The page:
Ranunculus asiaticus
Common Name: Persian buttercup 
Type: Bulb
Family: Ranunculaceae
Native Range: Northern Africa, southwestern Asia, southern Europe
Zone: 8 to 10
Height: 1.00 to 2.00 feet
Spread: 1.00 to 2.00 feet
Bloom Time: May to June
Bloom Description: Red, pink, purple, yellow or white
Sun: Full sun
Water: Medium
Maintenance: Medium
Suggested Use: Annual
Flower: Showy


Grow in medium moisture, well-drained soils in full sun. Needs excellent drainage. Performs poorly in unamended heavy clays typical of the St. Louis area. Where not winter hardy (north of USDA Zone 8), plant tubers 2” deep and 6-8” apart, with root claws down, in spring several weeks before the last frost date. Performs best in cool spring weather. In St. Louis, tubers may be best started indoors for transplanting outside in mid to late April so that most flowering will occur before the onset of extended 90 degree + temperatures. Deadhead spent flowers to encourage additional bloom. Plants go dormant by summer. After bloom and foliage yellows, dig tubers, cut off tops, dry and store covered in a dry medium in a cool location until the following spring. Tuberous roots are not easy to store successfully, and, since they are relatively inexpensive to purchase, it is an option to simply grow these plants as annuals. They may also be grown in containers, but successful storage of roots during the dormancy period is still somewhat difficult.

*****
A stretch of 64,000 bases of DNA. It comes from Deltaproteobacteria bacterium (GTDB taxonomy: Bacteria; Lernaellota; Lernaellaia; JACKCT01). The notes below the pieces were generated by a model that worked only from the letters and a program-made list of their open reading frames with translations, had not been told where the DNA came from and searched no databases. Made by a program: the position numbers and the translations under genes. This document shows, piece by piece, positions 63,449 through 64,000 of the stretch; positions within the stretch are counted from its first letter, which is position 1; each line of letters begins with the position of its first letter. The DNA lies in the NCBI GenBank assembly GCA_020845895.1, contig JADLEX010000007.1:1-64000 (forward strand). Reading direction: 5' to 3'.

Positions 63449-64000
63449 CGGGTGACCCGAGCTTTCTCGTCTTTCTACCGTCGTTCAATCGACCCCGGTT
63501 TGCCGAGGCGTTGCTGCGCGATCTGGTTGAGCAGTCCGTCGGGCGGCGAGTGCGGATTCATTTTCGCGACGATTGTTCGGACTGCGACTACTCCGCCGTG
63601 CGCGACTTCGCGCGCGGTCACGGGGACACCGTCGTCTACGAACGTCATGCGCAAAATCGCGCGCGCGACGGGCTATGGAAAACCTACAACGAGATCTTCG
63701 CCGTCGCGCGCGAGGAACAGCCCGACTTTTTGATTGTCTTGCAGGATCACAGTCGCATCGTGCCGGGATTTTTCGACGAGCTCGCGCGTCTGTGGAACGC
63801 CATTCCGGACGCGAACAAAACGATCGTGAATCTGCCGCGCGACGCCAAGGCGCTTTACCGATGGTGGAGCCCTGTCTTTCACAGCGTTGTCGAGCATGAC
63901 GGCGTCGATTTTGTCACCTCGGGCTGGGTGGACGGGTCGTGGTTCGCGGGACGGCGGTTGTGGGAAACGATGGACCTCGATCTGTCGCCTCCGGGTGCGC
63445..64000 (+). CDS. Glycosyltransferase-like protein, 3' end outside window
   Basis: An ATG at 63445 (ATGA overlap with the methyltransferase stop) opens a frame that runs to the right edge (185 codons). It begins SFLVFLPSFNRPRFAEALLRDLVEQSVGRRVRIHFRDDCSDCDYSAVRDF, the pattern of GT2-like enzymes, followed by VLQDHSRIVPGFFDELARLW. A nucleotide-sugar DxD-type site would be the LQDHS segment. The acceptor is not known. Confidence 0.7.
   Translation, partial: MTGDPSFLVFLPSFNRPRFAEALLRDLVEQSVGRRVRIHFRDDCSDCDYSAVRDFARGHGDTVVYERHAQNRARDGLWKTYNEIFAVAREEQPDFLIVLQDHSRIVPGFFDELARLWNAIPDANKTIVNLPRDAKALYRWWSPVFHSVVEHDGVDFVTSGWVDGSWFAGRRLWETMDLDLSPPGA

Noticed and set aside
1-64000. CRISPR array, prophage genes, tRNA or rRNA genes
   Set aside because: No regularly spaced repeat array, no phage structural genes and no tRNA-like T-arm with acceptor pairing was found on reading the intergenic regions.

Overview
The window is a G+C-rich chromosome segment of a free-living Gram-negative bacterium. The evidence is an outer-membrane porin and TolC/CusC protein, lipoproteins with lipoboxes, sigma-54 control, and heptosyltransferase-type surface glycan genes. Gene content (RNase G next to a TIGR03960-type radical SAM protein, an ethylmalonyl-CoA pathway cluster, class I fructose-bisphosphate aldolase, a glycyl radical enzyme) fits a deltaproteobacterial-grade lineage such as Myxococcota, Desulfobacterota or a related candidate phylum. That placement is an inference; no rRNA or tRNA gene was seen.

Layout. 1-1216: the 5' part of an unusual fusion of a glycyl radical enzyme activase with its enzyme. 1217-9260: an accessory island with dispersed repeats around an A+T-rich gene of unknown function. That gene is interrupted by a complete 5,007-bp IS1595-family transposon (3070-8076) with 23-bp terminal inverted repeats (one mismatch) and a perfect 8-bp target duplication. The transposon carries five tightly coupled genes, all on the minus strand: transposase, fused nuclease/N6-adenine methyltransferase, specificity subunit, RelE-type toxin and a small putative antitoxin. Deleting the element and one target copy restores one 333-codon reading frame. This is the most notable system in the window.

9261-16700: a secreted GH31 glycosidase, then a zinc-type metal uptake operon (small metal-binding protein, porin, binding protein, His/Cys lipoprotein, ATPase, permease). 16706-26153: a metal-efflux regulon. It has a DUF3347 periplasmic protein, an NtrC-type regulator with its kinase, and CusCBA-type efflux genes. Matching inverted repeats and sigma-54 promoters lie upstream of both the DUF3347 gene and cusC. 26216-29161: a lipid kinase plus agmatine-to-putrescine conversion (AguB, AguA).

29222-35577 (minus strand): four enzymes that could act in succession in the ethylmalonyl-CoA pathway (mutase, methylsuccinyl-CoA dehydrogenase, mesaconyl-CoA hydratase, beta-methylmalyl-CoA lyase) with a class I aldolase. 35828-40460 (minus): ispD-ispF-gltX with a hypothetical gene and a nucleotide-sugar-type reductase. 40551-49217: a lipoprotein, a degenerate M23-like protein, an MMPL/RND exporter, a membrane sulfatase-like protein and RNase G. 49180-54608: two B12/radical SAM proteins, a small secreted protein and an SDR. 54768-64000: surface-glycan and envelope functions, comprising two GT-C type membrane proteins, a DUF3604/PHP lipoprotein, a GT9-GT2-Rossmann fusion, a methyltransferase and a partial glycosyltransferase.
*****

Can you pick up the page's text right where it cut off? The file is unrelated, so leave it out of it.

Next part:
Noteworthy Characteristics

Ranunculus asiaticus, commonly called Persian buttercup, is a tuberous-rooted plant that blooms in late spring to early summer in the St. Louis area. It features cup-shaped, poppy-like flowers (to 2” diameter) in red, pink, purple, yellow and white with distinctive purple-black anthers on stems typically growing 12-24” tall. Finely-cut, parsley-like leaves form a foliage mound to 12” tall. Hybrids such as the popular Tecolote strain produce fully double, peony-like flowers (to 4” diameter) in a broader range of colors which also includes pastels and bicolored blooms.

Genus name comes from the Latin word rana meaning frog because many species grow in damp places.

Specific epithet means Asian.


Can be difficult to grow well in St. Louis because periods of high summer-like temperatures often occur in May and June and the tuberous roots are somewhat difficult to store successfully over winter. Root rot often occurs in wet, poorly drained soils.


Beds, borders, containers.